It really does feel like springtime now in the UK, as the weather warms up a little and the imminent lifting of Plan B restrictions seems to be giving everyone a new sense of freedom and energy.
Here at Track Capital, the office is full of zest as we expand our client base like never before, helping more people across the world make the absolute most of their property investment journey.
Now, let’s take a look at all the headlines that caught our attention this week. I always try to summarise the links to save you having to click through.
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Property News This Week
- West Midland House Prices Growing Fast – The most recent e.surv Acadata house price index has shown a house price rise average of 7.7% throughout England and Wales in January. However, this does not mean an even rise in all areas. In fact, the chartered surveyor’s report reveals a substantial variation region-to-region. In the past three months, the West Midlands has experienced the most prominent growth rate, with its average property price growing by 12% year on year. This has been followed closely by the South East which grew by 10.3% in the same time frame. Growth in the North East, North West and East Midlands has been comparatively slow, with prices rises between 1.1 and 4.4% respectively. The supply shortage in the UK market combined with a lack of good stock available has hampered the ability of many who are keen to enter the market. In the meantime, housing developers are struggling to recover from the labour and material shortage brought on by the pandemic, putting even more pressure on the lack of supply of new housing for buyers and renters.
- Are Things Finally Looking Up for the Construction Sector? – The founding partner at cost consultant Alinea Materials has commented that supply pressures have eased off as they were forecast to do in Q1 2022, despite material and workforce shortages continuing to cause havoc in many areas of the property development sector. There are still issues with undersupply of workers in construction as a result of the pandemic and Brexit, which in turn is driving up wages and making it more difficult for developers to claw back the money they lost throughout the pandemic. Although there has been an increase in construction over the past couple of months, the output is still lower than it had been before the covid outbreak, which put the brakes on all areas of the economy. Conversations with some contractors indicate that labour is starting to come back to the UK from Europe, and this is something hopeful to keep an eye on going forward.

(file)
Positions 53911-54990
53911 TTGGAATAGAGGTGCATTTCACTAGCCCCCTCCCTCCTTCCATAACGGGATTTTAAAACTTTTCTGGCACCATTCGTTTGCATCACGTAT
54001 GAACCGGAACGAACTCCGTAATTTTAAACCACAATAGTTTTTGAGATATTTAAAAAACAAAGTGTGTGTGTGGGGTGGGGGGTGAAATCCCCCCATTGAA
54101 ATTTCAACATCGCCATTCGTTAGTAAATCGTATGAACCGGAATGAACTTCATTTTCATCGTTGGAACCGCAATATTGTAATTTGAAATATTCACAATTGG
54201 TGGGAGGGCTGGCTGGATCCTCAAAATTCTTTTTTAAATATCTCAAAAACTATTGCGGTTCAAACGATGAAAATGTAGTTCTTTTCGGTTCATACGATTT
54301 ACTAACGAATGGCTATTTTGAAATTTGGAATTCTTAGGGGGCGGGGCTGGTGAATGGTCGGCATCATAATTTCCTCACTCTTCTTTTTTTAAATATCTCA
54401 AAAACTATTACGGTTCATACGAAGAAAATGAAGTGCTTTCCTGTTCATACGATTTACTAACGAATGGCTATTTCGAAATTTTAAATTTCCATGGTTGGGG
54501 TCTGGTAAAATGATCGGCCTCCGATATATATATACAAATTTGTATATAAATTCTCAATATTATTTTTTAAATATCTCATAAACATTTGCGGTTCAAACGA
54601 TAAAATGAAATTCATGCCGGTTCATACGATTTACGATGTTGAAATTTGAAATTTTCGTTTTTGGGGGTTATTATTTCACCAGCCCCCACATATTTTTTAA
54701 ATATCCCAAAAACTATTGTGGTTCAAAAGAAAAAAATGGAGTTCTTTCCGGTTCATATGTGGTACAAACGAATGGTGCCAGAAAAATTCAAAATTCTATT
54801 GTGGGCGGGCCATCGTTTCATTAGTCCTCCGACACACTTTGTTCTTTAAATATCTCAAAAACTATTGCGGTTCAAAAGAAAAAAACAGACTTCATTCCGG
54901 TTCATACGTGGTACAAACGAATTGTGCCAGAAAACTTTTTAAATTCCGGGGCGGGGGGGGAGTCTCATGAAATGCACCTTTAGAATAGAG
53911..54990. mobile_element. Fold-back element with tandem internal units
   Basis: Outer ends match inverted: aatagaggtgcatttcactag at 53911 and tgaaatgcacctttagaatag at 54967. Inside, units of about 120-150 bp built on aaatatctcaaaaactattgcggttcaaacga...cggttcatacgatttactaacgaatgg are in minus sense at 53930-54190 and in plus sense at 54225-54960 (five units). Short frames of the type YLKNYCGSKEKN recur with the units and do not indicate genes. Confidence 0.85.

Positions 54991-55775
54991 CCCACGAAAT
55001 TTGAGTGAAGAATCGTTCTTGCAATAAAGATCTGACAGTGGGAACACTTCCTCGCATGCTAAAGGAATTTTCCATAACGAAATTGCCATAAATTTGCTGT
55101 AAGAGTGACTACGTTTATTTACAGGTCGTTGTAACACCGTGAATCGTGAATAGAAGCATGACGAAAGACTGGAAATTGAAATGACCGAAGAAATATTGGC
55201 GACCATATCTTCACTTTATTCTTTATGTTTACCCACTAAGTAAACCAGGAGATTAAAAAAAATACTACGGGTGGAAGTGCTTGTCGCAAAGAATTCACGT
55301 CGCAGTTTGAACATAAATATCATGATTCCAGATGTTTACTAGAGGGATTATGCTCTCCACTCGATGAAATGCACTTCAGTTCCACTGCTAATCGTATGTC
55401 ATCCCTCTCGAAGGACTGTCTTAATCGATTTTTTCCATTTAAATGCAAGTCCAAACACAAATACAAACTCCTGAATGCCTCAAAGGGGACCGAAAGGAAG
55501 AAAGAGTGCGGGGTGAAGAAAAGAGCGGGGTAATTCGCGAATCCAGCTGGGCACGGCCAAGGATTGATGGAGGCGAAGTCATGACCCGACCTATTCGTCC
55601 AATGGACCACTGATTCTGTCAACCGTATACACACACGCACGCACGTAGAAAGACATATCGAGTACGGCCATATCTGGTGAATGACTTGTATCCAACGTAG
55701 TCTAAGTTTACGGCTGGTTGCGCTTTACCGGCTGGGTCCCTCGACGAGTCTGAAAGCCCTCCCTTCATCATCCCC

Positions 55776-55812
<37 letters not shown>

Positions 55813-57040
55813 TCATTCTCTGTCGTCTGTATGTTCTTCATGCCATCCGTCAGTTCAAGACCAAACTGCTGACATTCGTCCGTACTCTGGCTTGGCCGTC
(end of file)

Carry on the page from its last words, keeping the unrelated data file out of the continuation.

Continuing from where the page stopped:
- Average UK Rents Reach 13-Year High – Data from Zoopla has revealed a worrying trend in the UK which seems to come as good news for many landlords: The average UK rent has now hit a 13-year high, with rents increasing to almost £1,000 per month as tenants struggle to meet ever-increasing price hikes, not just in rent but in energy prices, interest rate rises and national insurance increases. By the end of 2021, rents had grown by 8.3%. This has now resulted in renters spending £969pcm on average just to keep a roof over their heads and paying approximately £62 per month more than they had in pre-pandemic times. This fierce trend is actually symptomatic of a wider problem; the drastic supply-demand imbalance currently rife in the UK real estate sector which is putting pressure on all aspects of housing, from development right through to homeownership and rentals.
Mortgage Trade Experts Predict a Busy Year – Two mortgage trade experts have teamed up once again to discuss their predictions from last year and their forecasts for the year ahead. Despite having differing views on various aspects of the market, both anticipate a healthy average lending figure for 2022, suggesting that brokers and lenders will be kept on their toes this year with a constant influx of remortgages and product transfer activities. The experts anticipate a 5% increase in remortgage applications this year and almost the same rate for product transfers. This will come as lenders and brokers become more able to get on with work, unhampered by covid restrictions. This will enable them to catch up on much of the work put on the back-burner during last year’s stamp duty holiday frenzy.
That is all we have for you this week. If you have any comments or questions on this week’s news summary then please feel free to send us an email at [email protected] – if not, see you next week.